Medical Websites for Physicians: Benign Prostatic Hyperplasia

Learn about three reliable online resources for physicians that focus on BPH symptoms, management, and guidelines.

Recognizing Symptoms of an Enlarged Prostate

Follow the link to read an in-depth interview with Richard J. Macchia, MD, chair of the Department of Urology, SUNY Downstate Medical School, and Ivan Rothman, ARNP, an NP with urology certification at the University of Washington Medical Center Urology Clinic. The two discuss which patients are most likely to get BPH; symptoms that should alert PCPs to the possibility of BPH and office-based diagnostic tools; PSA testing guidelines; when ultrasound, x-rays, and/or referral to a urologist are warranted; and more.

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AUA Clinical Guidelines: Management of BPH

Though the American Urological Association indicates that these guidelines are currently being revised (they were last updated in 2006), the documents herein comprise the most up-to-date and comprehensive recommendations available to health care professionals for the treatment of BPH. This four-chapter work covers diagnosis and treatment recommendations, methodology, results of treatment outcomes analyses, and research and future directions.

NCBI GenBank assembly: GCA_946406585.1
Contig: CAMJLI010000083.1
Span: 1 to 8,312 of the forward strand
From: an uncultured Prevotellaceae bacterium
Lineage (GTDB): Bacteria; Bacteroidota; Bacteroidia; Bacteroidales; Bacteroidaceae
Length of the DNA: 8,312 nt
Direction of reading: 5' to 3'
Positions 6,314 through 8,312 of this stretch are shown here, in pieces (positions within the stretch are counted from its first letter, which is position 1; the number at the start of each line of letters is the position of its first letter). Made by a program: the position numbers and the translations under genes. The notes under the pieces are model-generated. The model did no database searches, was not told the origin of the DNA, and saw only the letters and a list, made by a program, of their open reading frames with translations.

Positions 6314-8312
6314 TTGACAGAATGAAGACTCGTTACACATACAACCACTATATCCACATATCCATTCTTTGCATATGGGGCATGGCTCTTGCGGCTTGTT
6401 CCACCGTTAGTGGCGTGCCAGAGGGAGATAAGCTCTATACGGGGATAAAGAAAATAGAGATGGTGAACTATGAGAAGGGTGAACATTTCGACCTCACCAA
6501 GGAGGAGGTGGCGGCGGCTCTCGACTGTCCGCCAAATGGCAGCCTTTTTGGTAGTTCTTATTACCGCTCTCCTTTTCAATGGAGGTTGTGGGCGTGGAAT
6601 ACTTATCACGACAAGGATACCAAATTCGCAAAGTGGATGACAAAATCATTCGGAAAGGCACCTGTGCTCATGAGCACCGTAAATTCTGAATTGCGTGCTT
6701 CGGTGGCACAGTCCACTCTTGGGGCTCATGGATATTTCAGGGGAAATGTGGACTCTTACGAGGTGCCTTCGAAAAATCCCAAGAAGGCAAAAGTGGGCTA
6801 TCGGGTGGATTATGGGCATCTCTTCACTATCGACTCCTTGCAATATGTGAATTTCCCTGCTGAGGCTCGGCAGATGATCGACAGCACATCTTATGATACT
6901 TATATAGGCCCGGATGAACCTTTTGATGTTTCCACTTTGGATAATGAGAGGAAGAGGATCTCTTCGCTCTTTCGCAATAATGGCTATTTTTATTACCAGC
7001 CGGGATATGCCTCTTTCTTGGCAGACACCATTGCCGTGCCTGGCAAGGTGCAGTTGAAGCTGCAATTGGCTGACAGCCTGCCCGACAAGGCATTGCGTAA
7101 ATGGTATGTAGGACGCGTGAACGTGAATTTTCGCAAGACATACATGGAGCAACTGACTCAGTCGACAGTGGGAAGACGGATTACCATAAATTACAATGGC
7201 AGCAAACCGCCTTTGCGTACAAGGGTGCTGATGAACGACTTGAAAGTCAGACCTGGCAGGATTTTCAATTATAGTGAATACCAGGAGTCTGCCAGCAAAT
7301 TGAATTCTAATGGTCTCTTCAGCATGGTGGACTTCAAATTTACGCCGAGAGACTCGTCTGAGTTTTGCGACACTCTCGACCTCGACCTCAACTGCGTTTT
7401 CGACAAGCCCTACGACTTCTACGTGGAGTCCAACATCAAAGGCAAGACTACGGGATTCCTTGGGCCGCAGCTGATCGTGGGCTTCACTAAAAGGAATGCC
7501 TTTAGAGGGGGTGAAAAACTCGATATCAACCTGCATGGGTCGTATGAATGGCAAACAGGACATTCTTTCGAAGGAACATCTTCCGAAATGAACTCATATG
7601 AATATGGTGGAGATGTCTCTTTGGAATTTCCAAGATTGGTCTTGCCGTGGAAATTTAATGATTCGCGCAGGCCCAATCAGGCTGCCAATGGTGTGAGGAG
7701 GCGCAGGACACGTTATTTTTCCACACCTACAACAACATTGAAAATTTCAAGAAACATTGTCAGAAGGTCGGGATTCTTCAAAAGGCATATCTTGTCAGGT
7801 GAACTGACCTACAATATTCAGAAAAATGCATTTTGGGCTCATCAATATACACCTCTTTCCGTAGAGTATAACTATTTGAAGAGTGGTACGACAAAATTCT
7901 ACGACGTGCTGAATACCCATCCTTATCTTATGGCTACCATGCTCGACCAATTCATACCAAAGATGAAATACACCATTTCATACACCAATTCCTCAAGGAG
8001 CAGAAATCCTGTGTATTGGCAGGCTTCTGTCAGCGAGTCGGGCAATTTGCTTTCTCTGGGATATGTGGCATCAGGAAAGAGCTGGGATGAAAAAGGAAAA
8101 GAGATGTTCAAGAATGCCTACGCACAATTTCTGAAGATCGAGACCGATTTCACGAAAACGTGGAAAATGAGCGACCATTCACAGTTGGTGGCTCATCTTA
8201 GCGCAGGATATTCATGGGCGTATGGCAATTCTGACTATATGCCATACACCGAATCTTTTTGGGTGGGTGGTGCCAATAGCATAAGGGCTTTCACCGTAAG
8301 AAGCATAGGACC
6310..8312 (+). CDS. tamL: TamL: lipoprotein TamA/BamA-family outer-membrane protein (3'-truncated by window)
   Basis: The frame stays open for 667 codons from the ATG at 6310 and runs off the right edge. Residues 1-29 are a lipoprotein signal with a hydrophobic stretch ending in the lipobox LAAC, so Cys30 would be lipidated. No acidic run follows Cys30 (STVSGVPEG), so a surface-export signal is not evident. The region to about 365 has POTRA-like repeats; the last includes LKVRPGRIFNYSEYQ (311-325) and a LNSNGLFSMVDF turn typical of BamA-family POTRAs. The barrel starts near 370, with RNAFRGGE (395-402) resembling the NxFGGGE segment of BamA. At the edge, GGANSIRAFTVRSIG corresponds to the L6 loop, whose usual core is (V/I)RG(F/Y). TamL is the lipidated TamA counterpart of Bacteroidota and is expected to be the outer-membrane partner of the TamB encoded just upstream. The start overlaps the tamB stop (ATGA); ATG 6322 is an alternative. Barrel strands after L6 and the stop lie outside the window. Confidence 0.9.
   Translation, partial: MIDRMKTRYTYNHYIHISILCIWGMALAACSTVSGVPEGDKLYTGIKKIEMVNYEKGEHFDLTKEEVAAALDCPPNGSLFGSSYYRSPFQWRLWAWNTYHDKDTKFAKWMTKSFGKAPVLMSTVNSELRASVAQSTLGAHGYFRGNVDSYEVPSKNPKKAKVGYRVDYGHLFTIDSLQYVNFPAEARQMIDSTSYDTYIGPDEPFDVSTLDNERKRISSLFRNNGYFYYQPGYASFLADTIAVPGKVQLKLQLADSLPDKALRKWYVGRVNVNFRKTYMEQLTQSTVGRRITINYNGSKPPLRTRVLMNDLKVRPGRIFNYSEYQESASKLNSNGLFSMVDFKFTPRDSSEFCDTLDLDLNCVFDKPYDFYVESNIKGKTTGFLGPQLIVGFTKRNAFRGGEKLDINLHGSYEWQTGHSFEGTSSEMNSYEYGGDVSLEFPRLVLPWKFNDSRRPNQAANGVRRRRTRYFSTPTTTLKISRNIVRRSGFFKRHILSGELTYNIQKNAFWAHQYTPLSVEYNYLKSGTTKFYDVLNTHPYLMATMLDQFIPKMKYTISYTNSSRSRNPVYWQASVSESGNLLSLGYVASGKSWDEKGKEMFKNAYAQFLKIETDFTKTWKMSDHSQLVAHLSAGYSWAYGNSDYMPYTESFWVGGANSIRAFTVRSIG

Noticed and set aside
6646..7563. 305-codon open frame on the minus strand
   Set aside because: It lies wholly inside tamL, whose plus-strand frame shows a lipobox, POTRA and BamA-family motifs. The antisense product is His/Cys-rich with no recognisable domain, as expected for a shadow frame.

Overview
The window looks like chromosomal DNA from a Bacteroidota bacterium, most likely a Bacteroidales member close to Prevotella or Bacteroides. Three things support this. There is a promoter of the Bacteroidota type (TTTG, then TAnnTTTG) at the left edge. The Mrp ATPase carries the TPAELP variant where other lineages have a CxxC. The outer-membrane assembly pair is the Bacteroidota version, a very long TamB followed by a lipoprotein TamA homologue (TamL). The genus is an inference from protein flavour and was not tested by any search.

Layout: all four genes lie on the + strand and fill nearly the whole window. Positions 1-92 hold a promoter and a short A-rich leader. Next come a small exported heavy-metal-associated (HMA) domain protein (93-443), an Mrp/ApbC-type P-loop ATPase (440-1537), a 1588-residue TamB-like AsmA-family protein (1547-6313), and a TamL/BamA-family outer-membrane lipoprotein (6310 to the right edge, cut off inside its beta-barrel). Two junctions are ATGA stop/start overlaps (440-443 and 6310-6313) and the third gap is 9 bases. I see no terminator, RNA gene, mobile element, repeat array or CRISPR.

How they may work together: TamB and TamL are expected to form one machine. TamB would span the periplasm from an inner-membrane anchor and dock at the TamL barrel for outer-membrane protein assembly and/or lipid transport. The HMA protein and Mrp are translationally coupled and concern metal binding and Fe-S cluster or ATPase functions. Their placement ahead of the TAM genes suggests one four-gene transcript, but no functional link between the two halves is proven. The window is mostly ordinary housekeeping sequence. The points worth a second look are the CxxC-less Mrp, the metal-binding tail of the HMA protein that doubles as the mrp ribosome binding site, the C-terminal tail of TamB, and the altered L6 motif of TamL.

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Managing the Enlarged Prostate Gland in Elderly Men

The title of this article, published in the July/August 2010 issue of Clinical Geriatrics, is self-explanatory. In it, the authors (pre-med student Megan Janeway and Neil Baum, MD, Clinical Associate Professor of Urology, Tulane Medical School) discuss the case of a 67-year-old male treated for BPH with GreenLight laser treatment, prevalence and incidence of BPH, signs and symptoms, treatment options, and medical management.

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